“Oh and uh short burn of the century comin soon,” Musk tweeted on May 4 following a conference call that one analyst said was the most bizarre thing he had witnessed in decades. “Flamethrowers should arrive just in time.”
Elon Musk appears to have made good on his promise of the "short burn of the century" — at least for now.
Since Tesla’s chief executive tweeted the warning to short sellers, shares of his electric-car maker have risen by just over 21% from $283 to close at $344.78 on Thursday.
"Oh and uh short burn of the century comin soon," Musk tweeted on May 4 following a conference call that one analyst said was the most bizarre thing he had witnessed in decades. "Flamethrowers should arrive just in time."
In the roughly six weeks since, despite ongoing questions from Wall Street about Tesla’s ability to turn a profit this year and live without a cash infusion as Musk has promised, the stock surged as high as $354, fueled by announcements of a companywide restructuring. The gains took Tesla’s stock price above the Wall Street consensus of $317 for the first time in months.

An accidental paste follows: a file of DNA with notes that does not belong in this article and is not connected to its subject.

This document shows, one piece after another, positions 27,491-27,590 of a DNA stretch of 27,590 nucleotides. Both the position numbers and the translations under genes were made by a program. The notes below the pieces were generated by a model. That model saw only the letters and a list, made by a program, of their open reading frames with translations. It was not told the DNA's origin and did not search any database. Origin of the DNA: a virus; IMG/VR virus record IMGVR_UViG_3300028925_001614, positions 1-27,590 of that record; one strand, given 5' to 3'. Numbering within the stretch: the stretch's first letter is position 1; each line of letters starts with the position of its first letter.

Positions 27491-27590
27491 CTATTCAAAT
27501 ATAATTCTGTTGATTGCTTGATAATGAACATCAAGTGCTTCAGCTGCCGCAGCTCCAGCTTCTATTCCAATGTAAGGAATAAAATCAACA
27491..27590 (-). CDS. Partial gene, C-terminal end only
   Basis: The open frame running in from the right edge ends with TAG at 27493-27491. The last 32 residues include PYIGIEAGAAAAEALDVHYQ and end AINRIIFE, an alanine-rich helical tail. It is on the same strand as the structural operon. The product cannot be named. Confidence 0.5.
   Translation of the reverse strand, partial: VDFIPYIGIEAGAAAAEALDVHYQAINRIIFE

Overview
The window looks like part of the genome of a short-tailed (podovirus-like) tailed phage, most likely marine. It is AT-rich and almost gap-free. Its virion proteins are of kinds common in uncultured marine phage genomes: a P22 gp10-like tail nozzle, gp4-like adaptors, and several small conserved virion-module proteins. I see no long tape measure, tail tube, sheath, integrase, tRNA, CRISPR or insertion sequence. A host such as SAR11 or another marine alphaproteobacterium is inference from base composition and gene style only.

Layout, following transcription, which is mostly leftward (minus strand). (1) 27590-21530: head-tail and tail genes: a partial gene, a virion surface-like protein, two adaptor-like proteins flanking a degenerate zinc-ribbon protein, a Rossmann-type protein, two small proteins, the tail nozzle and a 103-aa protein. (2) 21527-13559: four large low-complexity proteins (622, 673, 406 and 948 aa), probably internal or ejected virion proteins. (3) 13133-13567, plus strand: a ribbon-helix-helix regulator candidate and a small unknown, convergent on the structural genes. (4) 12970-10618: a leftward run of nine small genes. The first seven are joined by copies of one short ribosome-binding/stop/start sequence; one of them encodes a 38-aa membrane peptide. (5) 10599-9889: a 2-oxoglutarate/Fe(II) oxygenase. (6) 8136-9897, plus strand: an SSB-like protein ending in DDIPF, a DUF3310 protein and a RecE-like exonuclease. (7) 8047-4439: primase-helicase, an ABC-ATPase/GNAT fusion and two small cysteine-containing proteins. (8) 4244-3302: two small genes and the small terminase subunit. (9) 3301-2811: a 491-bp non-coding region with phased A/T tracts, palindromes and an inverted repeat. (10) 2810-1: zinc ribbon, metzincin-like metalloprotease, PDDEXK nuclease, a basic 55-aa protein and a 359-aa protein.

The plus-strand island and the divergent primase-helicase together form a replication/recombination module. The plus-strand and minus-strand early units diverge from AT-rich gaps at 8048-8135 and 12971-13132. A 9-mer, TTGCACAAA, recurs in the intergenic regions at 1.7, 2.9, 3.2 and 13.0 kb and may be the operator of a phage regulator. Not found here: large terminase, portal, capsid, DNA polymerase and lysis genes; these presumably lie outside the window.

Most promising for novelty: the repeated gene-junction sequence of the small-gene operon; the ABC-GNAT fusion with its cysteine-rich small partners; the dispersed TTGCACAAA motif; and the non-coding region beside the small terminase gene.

Musk himself also reaffirmed his commitment to the stock, buying up $25 million worth of Tesla stock the day after laying off 9% of his workforce.
But that hasn’t detracted investors betting Tesla’s stock price will eventually sink once again. In the weeks since, short-sellers have upped their wagers against Tesla shares by $1.1 billion, or about 9.6%, according to data from financial analytics firm S3 Partners. Tesla remains the most shorted US stock, with $12.6 billion riding against it.
Shares of Tesla are still about 10% below their all-time high of $389.57, set in mid-2017.
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